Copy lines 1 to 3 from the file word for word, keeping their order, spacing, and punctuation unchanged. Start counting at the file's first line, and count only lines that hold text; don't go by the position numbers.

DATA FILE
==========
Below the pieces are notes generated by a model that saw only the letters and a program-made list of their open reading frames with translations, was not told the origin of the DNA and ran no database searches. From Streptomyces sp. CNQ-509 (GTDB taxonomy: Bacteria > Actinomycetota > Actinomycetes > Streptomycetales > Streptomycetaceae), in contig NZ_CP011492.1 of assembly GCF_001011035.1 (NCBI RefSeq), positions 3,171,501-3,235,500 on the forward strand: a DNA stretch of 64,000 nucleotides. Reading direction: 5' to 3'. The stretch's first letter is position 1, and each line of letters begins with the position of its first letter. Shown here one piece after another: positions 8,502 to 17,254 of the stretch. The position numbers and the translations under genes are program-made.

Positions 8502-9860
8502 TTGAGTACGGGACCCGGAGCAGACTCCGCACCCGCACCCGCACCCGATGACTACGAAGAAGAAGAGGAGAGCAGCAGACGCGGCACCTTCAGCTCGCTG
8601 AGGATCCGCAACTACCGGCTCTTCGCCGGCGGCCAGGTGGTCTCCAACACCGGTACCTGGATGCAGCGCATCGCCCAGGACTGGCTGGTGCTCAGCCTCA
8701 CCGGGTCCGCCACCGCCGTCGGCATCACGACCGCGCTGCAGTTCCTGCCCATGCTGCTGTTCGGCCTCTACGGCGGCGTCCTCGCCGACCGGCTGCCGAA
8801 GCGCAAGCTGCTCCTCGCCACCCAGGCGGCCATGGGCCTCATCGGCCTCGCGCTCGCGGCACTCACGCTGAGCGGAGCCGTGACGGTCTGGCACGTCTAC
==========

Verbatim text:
Below the pieces are notes generated by a model that saw only the letters and a program-made list of their open reading frames with translations, was not told the origin of the DNA and ran no database searches. From Streptomyces sp. CNQ-509 (GTDB taxonomy: Bacteria > Actinomycetota > Actinomycetes > Streptomycetales > Streptomycetaceae), in contig NZ_CP011492.1 of assembly GCF_001011035.1 (NCBI RefSeq), positions 3,171,501-3,235,500 on the forward strand: a DNA stretch of 64,000 nucleotides. Reading direction: 5' to 3'. The stretch's first letter is position 1, and each line of letters begins with the position of its first letter. Shown here one piece after another: positions 8,502 to 17,254 of the stretch. The position numbers and the translations under genes are program-made.

Positions 8502-9860
8502 TTGAGTACGGGACCCGGAGCAGACTCCGCACCCGCACCCGCACCCGATGACTACGAAGAAGAAGAGGAGAGCAGCAGACGCGGCACCTTCAGCTCGCTG